Web giant Google is today celebrating the British Christian who created the modern hospice movement, 100 years after she was born.
Dame Cicely Saunders’ “strong Christian faith was a fundamental factor in her commitment to the dying”, according to the first hospice she founded.
Google’s homepage ‘doodle’ has prompted articles on her work across the internet and on social media.
Palliative care leader
Born in Hertfordshire, Dame Cicely trained as a nurse and medical social worker before spotting a gap in services for people who were dying.
She was told she would never get such ideas accepted unless she became a doctor – so she qualified as one in 1957.
Establishing St Christopher’s Hospice in 1967, it went on to become a leader in the field of palliative medicine.
Underpinned by faith
On its website, it describes her as revolutionising the way “in which society cares for the ill, the dying and the bereaved”.
“Her vision to establish her own home for the dying was underpinned by her religious faith”, it notes.
Many recognised her for her success: she was awarded more than 25 honorary degrees and given the British Medical Association’s Gold Medal for services to medicine.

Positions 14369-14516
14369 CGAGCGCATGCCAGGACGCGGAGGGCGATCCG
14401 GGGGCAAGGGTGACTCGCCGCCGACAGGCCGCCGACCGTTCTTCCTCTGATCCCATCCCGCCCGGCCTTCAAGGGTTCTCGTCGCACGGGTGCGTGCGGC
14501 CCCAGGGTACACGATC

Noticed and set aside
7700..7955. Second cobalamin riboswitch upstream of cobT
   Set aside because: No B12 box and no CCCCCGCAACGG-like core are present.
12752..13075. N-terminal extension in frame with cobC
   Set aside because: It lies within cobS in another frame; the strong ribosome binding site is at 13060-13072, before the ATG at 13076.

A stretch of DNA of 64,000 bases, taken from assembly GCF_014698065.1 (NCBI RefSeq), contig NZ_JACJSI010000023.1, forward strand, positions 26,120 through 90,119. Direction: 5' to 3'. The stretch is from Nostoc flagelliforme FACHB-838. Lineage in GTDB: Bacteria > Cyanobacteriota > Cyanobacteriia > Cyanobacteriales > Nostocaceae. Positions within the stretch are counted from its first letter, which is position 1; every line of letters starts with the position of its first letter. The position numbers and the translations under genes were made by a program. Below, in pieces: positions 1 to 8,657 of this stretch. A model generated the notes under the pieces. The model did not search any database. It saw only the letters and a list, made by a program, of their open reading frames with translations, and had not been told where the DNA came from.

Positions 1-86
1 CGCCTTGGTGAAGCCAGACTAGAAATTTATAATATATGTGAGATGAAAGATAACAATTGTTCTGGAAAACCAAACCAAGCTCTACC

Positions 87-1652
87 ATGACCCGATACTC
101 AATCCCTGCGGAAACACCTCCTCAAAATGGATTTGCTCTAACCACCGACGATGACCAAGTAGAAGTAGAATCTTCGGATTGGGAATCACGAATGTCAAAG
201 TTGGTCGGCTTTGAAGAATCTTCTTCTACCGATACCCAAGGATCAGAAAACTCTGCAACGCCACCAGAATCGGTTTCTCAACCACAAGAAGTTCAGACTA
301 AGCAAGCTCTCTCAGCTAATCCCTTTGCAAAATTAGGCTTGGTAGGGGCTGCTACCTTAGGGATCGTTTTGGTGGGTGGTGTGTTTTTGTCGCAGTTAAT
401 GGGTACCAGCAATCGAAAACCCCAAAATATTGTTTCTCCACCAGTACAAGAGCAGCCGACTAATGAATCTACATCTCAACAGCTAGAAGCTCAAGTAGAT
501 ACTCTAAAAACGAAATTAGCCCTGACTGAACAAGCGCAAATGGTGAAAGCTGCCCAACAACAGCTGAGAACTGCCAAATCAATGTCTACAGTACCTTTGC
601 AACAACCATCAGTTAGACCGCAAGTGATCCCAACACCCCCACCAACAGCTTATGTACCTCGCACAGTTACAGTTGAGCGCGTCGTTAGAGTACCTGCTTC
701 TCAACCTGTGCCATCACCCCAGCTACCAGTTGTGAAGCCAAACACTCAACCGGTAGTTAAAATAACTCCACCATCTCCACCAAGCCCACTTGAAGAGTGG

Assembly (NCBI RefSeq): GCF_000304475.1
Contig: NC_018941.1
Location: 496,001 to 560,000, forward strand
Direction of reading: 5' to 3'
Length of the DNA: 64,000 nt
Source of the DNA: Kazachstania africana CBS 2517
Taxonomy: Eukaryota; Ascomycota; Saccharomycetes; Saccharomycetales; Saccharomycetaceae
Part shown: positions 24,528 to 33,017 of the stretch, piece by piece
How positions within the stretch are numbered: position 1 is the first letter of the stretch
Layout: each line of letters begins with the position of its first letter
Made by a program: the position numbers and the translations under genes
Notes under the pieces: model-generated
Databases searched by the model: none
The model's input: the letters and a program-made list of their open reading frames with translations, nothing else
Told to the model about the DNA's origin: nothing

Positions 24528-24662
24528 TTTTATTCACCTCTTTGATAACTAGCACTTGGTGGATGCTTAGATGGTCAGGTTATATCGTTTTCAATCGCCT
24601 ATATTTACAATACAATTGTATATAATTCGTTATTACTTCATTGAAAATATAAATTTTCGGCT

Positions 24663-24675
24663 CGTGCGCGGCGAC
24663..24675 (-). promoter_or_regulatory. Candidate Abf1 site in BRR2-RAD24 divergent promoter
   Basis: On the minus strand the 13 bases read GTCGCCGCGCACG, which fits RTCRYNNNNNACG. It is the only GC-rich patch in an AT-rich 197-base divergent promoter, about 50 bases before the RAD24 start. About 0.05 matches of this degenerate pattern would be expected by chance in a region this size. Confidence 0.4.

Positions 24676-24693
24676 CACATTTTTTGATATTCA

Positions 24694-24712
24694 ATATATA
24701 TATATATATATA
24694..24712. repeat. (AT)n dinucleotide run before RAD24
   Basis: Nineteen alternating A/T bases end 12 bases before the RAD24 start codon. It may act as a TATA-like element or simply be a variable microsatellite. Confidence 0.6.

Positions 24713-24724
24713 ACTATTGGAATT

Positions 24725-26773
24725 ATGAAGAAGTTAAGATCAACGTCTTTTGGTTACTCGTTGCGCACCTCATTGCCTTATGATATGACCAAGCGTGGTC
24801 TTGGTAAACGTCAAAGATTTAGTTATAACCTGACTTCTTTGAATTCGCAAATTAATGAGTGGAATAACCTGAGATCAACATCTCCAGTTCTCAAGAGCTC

In 1979 she was made a Dame.
Global end-of-life influence
She worked to help those who were dying, saying she hoped to “help the dying to live until they die and their families to live on”.
Her brother told Google: “Cicely came a long way from being a six-foot tall, shy, very intelligent girl who felt like a bit of an outsider, to being one of the very remarkable people who have positively impacted end-of-life care around the world.
“Yet there is still much work to be done. The need for palliative care has never been greater and is increasing rapidly given that people are living longer as a result of improvements in tackling acute disease.”